5

Most of the English translation I read, Anatta is translated as not-self and Anicca as impermanence. However many Sri Lankan Buddhist monks do not agree with this translation. They say it is a miss translation by Buddhagosha. According to many Buddhist monks, it appears, Anicca means our inability to control the five aggregate. Anatta means the futile nature of the five aggregate. Is this true?

  • 2
    @SarathW, almost all see Anatta as not-self and Anicca as impermanence. It is only a handful of monks - a very few in Sri Lanka - who would see otherwise. – Saptha Visuddhi Mar 25 '17 at 11:35
  • 1
    I know where this idea comes from. It's from Waharaka school, which I think is baseless. I suppose you got this idea from walasmulle abhaya thero? – dmsp Mar 26 '17 at 11:06
  • 1
    The problem with this claim is, even though they reject impermanence and non self they themselves are not in agreement of what the correct meaning is. If you can provide the monk's name I might be able to give an answer to this question. – dmsp Mar 26 '17 at 11:32
  • 2
    @dmsp, Waharaka Abhayarathanalankara Thero, Walasmulle abhaya Thero & Meewanapalane Siri Dhammalankara Thero are giving these MESSED UP explanations (as I understand) to the Pali words & now there are many articles & Dhamma talks in the internet which pops up when someone searches for a meaning of a words like Anichcha or Annaththa. – Nalaka526 Apr 2 '17 at 13:36
  • 1
    @SarathW... I waited all this while to see which answer out of the five that is already posted that you would prefer. I am always interested in the answer that the owner would prefer. How those few monks interpret those two words is the truth. Even Bhikku Boddhi & Thanissaro Bhikku have gone with the long held belief. I will write more on this later as a separate post when time permits. – Saptha Visuddhi Apr 3 '17 at 0:05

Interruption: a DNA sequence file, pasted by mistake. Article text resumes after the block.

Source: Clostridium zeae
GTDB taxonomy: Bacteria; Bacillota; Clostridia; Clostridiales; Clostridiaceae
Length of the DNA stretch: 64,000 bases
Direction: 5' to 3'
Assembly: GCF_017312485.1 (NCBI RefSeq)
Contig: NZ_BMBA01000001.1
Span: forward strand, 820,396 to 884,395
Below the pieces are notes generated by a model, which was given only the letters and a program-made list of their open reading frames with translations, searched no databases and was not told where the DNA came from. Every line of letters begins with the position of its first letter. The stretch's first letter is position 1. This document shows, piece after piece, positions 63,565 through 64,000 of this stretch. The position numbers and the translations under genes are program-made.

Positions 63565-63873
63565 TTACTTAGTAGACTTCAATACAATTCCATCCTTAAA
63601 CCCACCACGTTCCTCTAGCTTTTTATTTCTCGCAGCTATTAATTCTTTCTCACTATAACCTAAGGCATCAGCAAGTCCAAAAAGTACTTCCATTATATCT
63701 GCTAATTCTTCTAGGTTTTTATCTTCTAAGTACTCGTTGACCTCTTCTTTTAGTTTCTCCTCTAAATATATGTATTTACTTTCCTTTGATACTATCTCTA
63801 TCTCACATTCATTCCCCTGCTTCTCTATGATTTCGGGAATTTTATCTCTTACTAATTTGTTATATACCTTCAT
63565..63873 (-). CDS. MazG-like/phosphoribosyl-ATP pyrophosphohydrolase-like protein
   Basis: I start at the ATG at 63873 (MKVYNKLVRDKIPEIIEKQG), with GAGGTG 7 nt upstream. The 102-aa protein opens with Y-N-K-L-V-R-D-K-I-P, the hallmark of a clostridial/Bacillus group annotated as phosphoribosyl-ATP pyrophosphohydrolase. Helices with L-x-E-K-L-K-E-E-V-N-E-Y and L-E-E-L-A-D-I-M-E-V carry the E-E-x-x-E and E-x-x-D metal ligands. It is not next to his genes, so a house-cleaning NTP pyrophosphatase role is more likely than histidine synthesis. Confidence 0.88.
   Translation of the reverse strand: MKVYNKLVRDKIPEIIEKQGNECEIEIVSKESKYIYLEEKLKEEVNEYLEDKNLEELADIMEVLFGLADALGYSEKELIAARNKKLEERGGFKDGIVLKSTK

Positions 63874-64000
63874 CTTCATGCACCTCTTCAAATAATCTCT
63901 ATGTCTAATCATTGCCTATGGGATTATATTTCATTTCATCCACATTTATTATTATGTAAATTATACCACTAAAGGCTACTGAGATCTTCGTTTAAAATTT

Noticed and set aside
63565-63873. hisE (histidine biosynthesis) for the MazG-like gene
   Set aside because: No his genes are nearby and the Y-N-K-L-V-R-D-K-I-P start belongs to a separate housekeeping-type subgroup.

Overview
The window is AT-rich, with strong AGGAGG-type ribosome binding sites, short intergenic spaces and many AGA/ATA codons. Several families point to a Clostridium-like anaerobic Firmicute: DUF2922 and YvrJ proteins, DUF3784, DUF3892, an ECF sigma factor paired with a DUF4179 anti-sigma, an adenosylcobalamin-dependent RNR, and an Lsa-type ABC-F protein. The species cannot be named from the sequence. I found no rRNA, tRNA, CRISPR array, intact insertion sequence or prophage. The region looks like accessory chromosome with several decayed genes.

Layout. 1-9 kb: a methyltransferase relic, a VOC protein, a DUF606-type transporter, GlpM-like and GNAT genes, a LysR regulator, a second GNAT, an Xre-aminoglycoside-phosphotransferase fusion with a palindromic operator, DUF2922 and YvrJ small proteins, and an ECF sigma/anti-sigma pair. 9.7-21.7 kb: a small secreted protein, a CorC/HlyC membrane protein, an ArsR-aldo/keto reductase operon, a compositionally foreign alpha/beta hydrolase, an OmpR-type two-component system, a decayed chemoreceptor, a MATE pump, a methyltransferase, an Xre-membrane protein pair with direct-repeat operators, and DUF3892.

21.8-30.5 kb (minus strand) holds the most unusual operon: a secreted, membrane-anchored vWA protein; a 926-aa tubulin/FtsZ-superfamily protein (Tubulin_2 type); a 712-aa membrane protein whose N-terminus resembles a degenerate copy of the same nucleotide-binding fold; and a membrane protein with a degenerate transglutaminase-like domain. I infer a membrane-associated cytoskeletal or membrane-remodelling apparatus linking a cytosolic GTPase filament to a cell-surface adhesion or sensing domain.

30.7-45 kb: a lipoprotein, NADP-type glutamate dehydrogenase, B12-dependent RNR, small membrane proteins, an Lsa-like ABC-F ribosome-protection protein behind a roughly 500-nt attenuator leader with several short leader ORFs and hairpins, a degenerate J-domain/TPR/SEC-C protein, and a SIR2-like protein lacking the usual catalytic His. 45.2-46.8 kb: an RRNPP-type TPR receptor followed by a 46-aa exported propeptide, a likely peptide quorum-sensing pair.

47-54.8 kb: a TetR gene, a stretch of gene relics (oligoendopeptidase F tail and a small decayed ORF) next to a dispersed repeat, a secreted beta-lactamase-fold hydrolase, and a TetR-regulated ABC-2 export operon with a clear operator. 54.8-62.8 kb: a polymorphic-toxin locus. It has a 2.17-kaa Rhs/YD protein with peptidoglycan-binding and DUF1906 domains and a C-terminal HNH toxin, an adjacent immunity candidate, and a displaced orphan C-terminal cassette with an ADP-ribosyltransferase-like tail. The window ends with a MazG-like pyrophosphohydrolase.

6

It is 'anatta' that means our inability to control the five aggregate, as found in the Pali as follows, where the word 'anicca' is not found at all:

Rūpaṃ, bhikkhave, anattā. Rūpañca hidaṃ, bhikkhave, attā abhavissa, nayidaṃ rūpaṃ ābādhāya saṃvatteyya, labbhetha ca rūpe: ‘evaṃ me rūpaṃ hotu, evaṃ me rūpaṃ mā ahosī’ti. Yasmā ca kho, bhikkhave, rūpaṃ anattā, tasmā rūpaṃ ābādhāya saṃvattati, na ca labbhati rūpe: ‘evaṃ me rūpaṃ hotu, evaṃ me rūpaṃ mā ahosī’ti.

Bhikkhus, form is nonself. For if, bhikkhus, form were self, this form would not lead to disease, and it would be possible to have it of form: ‘Let my form be thus; let my form not be thus.’ But because form is nonself, form leads to disease, and it is not possible to have it of form: ‘Let my form be thus; let my form not be thus.’

SN 22.59

It is 'anicca' that means the futile nature ('dukkha') of the five aggregates, as also explained in SN 22.59:

"What do you think of this, O monks? Is form permanent (niccaṃ) or impermanent (aniccaṃ)?"

"Impermanent (aniccaṃ), O Lord (O Bhante)."

"Now, that which is impermanent, is it unsatisfactory or satisfactory?"

"Unsatisfactory, O Lord."

"Now, that which is impermanent, unsatisfactory, subject to change, is it proper to regard that as: 'This is mine, this I am, this is my self (attā)'?"

"Indeed, not that, O Lord."

Anatta (not-self) is the recognition that conditioned things (such as the five aggregates) do not belong to you (i.e., are not "mine") and cannot be an intrinsic permanent "you" (i.e., are not "me") due to their impermanent (anicca) nature.

  • Can you explain (or prove) e.g. why anicca is translated as impermanence? – ChrisW Apr 3 '17 at 1:02
  • 1
    Why? Because the sutta says anicca means subject to change. Also refer to SN 22.97 suttacentral.net/en/sn22.97 where nicca is correlated with words such as stable, eternal, not subject to change, that will remain the same just like eternity itself. – Dhammadhatu Dec 17 '17 at 2:16
1

Anatta - non / not self is right. No self is wrong as it is an extreme view. See: Ananda Sutta

Anicca - impermanence. In ability to control comes because of impermanence but this is more to do with Anatta.